The body of Flt Lt Wiseman was found on the 8th May 1944 near Pieterburen (Groningen),  Holland, and he is buried in the Westernieland General Cemetery, De Marne, Netherlands. 

The body of Australian, Flt Sgt Brasington, was washed up at Borkum on the 16th  March 1944, and he is buried at the Sage War Cemetery in Germany. All the other five crew members have no known grave. Their names are commemorated on the Runnymede Memorial near Windsor, UK.

The crew were 


RAF Flt Lt J I Wiseman, (Pilot) 


RAF Sgt V L Twydell, (Flight Engineer) 

RAF F/O W P Cragg, (Navigator)

RCAF F/O H P Theriault (Bomb Aimer) 

RAF Sgt D Copley, (Wireless Air Gunner) 

RAF Sgt G H Foreman, (Air Gunner) 

RAAF 423217 Flt Sgt G C Brasington, (Air Gunner)




Some crew-members of No. 218 Squadron, RAF, being interviewed by an RAF intelligence officer. This photograph was published in British newspapers following the crew's participation in raids over Berlin in December 1943. 


Sitting, left to right: Flight Lieutenant White, interviewing officer; Flying Officer  H.P. (Hank) Theriault, of Canada, bomb aimer; F/O (later Flt Lt) J.I. (Red) Wiseman, of Edinburgh, Scotland, pilot; Sergeant Victor L. (Twid) Twydell, of London, England, engineer. Standing, left to right: Pilot Officer W.P. (Tiny) Cragg, a former police officer from London, England, navigator; Flt Sgt George Charles (Junior) Brasington, of Concord, NSW, air gunner; Sgt Dennis (Cop) Copley, of Doncaster, England, engineer and wireless operator; Sgt George H. Foreman, of Spalding, England, gunner; Flight Sergeant McGillavray, of Canada, 2nd pilot.

With the exception of Flt Sgt McGillavray, all were killed on operations on 22 February 1944 when their aircraft Stirling EJ125 crashed into the North Sea during mine laying operations off Borkum, Germany.


Right is a portrait of 20 year old Flight Sergeant (Flt Sgt) George Charles Brasington, of Concord, NSW. He was a junior clerk employed by the NSW Railways prior to enlisting on 20 June 1942. Brassington trained in Australia and England and was attached to 623 Squadron from August 1943 until it was disbanded in December 1943. He was then transferred to 218 Squadron. On the night of 21 February 1944 he was the air gunner, and sole Australian crew member, of Stirling EJ125.



*  *  *


The Loss of 21 Squadron's Blenheim V6034


On the 16th of June 1941 take off was at 13.20 from RAF Watton in Norfolk on a daylight anti-shipping raid over the  sea-ways north of the Fresian Island chain. Three Blenheim bombers of 21 Sqn engaged a German patrol vessel near the Island of Borkum. Sgt Leavers’s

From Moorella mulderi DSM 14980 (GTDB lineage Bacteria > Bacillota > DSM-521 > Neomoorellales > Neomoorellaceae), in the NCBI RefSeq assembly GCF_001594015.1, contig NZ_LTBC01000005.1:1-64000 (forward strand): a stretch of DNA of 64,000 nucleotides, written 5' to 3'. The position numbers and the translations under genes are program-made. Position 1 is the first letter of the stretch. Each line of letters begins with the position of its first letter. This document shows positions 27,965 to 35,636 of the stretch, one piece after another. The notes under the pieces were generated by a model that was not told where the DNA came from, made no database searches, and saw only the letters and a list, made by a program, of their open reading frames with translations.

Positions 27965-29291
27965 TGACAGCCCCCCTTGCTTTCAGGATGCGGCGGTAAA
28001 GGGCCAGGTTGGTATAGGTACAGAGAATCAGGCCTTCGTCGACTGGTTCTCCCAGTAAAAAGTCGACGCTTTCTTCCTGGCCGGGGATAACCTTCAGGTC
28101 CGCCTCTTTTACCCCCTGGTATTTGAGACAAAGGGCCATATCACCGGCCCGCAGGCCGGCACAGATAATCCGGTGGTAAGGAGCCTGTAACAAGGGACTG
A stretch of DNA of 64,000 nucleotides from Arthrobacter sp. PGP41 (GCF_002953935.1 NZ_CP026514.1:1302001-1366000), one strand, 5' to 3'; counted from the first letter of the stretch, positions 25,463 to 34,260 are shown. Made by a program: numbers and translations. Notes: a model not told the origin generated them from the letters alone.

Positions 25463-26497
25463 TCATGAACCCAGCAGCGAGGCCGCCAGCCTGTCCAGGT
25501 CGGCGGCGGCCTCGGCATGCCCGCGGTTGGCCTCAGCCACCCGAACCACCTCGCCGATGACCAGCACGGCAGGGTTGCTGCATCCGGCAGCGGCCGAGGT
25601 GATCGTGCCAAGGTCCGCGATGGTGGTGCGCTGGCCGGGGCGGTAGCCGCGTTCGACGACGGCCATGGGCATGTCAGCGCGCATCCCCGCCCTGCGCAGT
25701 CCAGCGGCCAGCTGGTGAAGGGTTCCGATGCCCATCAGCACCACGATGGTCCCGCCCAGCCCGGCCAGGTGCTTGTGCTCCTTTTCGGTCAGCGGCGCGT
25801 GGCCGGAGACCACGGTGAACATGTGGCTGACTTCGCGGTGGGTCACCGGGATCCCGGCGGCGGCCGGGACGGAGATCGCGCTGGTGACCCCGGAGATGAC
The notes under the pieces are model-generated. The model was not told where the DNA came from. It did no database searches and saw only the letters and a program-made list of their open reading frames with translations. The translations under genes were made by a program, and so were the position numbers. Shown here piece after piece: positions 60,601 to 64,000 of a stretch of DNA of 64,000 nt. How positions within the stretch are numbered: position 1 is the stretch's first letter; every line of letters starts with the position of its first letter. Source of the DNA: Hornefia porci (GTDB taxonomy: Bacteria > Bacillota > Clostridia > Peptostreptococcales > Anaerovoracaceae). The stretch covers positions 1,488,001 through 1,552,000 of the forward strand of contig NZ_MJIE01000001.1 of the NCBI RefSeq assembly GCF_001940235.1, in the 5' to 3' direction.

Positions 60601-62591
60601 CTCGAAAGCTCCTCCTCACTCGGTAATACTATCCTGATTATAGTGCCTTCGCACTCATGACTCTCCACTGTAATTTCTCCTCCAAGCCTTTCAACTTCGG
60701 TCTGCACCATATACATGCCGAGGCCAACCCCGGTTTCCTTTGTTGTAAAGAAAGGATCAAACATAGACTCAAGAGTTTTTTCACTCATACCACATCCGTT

aircraft dived in too low and collided with either the ship's mast and  antenna wires or some debris from the explosion. A large part of the right wing was torn off and the aircraft plunged out of control directly into the waves and sank into the deep sea in a mist of splashing water . Only some fuel slick bubbles on the water were seen later. The dramatic moment was captured on film by one of the other Blenheims. 

The crew of stricken Blenheim V6034 were Nottinghamshire born F/Sgt E A R. Leavers (DFM) pilot, Australian RNZAF Sgt. Ian Overheu (DFM) Observer, and 21 year old Welshman RAF Sgt Joseph W H Phelps Wireless Op./Gunner. This experienced crew had the reputation for showing outstanding courage in low-level attacks on enemy ships and that was the reason why two of them were a few weeks before decorated with the DFM. 


Their May 1941 citation had read -  "In April, 1941, Sergeant Leavers and Sergeant Overheu were the pilot and observer respectively in an aircraft which participated in an attack on a large enemy convoy. In the face of heavy anti-aircraft fire, Sergeant Leavers displayed great determination and tactical ability which enabled Sergeant Overheu to score two direct hits on a large ship.


24 year old Sgt Evered (Rex) Leavers's body was washed upon the coastline outside the sea dike of North Groningen. His grave is at Baflo Cemetery. The body of the wireless

op/gunner, 21 year old Welshman Sgt Joseph Phelps, was found on the German coast and is now buried at Sage Cemetery. Australian Sgt Ian Overheu was never recovered and he has been commemorated on the Runnymede Memorial near Windsor.